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Marathon city manager won’t give re-entry timeline

For three of the four days since Hurricane Irma made landfall in the Florida Keys, city officials in Marathon had little to no connection to the outside world.

Those attempting to get the city back up and running made contact in person, making short trips across the small island to communicate.

Meanwhile, it was reported frustration continues to swell as residents were not allowed to return to the Middle and Lower Keys yet. Only Upper Keys residents and business owners north of mile marker 73 were given the go-ahead to come back.

Thursday, there was limited Internet connectivity at Marathon City Hall only, at which point City Manager Chuck Lindsey put out a video on Facebook with a bit of information for people near and far.

"We have finally got some communications and right now, Wifi is all we have. We are hoping to have two phone lines today and one line will be dedicated for residents who wish to call in," he said.

Thursday, formal discussions about re-entry started.

"We need to identify all hazards to our residents and the emergency management system to mitigate them before we can open the road," Lindsey said. "But we assure you we want our residents home and are doing everything we can to make it happen."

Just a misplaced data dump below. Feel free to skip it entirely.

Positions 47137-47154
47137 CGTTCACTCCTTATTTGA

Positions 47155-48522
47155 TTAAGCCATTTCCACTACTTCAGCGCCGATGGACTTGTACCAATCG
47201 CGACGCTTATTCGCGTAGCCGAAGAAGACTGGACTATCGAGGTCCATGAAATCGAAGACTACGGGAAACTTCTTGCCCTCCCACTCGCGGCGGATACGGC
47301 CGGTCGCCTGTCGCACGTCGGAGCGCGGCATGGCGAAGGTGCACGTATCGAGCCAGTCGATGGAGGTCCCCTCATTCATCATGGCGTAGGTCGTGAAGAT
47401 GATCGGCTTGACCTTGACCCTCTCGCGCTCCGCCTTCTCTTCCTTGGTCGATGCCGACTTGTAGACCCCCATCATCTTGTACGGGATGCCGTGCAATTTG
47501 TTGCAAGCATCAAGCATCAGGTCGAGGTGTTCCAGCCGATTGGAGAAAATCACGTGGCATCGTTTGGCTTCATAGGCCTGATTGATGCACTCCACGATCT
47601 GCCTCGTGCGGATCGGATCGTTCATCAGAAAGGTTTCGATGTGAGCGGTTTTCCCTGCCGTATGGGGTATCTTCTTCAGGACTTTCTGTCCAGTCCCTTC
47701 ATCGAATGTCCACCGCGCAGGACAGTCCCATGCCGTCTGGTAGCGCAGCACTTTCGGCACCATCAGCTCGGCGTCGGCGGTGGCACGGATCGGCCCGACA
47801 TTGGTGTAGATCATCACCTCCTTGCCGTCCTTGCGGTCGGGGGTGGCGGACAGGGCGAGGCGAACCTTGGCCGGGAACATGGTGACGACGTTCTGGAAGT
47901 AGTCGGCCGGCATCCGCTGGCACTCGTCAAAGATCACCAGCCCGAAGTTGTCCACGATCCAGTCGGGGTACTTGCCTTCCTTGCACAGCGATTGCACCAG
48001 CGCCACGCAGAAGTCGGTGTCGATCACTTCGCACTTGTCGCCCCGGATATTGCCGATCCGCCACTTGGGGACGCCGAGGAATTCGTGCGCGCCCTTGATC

Power lines remain down and water is being restored in the Middle Keys. Fishermen’s Community Hospital, recently bought by Baptist Health South Florida, remains closed while a pop-up hospital has been set up behind City Hall by the Boston-based Disaster Medical Assistance Team.

There is still no sewer service and no place to take garbage until the Long Key transfer station opens.

"Our Fire Department with Florida Task Force 1 have been going door to door, and we hope to be complete by end of day. To date, the only fatalities we have found are the initial three reported right after the storm passed," he said. "I need to stress this — everyone — the city, county, state and federal agencies are working tirelessly to restore life services. Everyone is doing everything they can and everyone is doing a tremendous job."

Lindsey said the Florida Keys Aqueduct Authority is restoring water services, but "We have numerous leaks that are hindering flow, so they are addressing them one by one. But we are optimistic that they can restore water within the next few days."

In regard to looting, Lindsey said there was very little happening throughout the Florida Keys.

Also, fuel is scarce and very limited, he said. The Tom Thumb gas station in Marathon at mile marker 50 oceanside has opened but ran out of fuel quickly.

Publix in Marathon, also at mile marker 50 oceanside, has opened for a few hours each day, but with a limit amount of items. They’re accepting cash only.

On Big Pine, the Winn-Dixie store was open for short hours Wednesday with a limit on items.

Lindsey said he knows people want to get home, but he declined to give an estimated timeline on when people can come back to the city.  

"I don’t want to say a week and not meet your expectation. Instead, I want to give out as much information as I can," he said. "The good news is that everyone here is creating miracles and things are moving fast. The Keys spirit is strong the efforts of our municipalities and our county are incredible."

Katie Atkins: 305-440-3219

 

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